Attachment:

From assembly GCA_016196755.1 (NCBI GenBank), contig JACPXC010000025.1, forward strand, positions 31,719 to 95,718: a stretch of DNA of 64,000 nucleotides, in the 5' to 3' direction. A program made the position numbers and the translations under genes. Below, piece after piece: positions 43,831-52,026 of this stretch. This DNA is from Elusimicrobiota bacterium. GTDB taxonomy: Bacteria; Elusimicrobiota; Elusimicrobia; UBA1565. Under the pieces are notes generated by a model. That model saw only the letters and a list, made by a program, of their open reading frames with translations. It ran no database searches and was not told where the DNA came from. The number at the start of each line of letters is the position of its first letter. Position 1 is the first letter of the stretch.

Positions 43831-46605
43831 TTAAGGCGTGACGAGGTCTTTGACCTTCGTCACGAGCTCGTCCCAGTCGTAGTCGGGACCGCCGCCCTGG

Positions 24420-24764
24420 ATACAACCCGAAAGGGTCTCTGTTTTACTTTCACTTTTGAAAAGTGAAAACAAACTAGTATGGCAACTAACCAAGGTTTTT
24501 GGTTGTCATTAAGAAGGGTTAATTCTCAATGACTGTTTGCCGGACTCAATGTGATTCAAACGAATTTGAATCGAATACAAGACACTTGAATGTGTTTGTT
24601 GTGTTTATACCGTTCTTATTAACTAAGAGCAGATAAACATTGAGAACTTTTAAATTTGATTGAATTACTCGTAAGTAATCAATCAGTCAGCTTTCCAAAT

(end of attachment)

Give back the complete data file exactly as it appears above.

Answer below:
From assembly GCA_016196755.1 (NCBI GenBank), contig JACPXC010000025.1, forward strand, positions 31,719 to 95,718: a stretch of DNA of 64,000 nucleotides, in the 5' to 3' direction. A program made the position numbers and the translations under genes. Below, piece after piece: positions 43,831-52,026 of this stretch. This DNA is from Elusimicrobiota bacterium. GTDB taxonomy: Bacteria; Elusimicrobiota; Elusimicrobia; UBA1565. Under the pieces are notes generated by a model. That model saw only the letters and a list, made by a program, of their open reading frames with translations. It ran no database searches and was not told where the DNA came from. The number at the start of each line of letters is the position of its first letter. Position 1 is the first letter of the stretch.

Positions 43831-46605
43831 TTAAGGCGTGACGAGGTCTTTGACCTTCGTCACGAGCTCGTCCCAGTCGTAGTCGGGACCGCCGCCCTGG

Positions 24420-24764
24420 ATACAACCCGAAAGGGTCTCTGTTTTACTTTCACTTTTGAAAAGTGAAAACAAACTAGTATGGCAACTAACCAAGGTTTTT
24501 GGTTGTCATTAAGAAGGGTTAATTCTCAATGACTGTTTGCCGGACTCAATGTGATTCAAACGAATTTGAATCGAATACAAGACACTTGAATGTGTTTGTT
24601 GTGTTTATACCGTTCTTATTAACTAAGAGCAGATAAACATTGAGAACTTTTAAATTTGATTGAATTACTCGTAAGTAATCAATCAGTCAGCTTTCCAAAT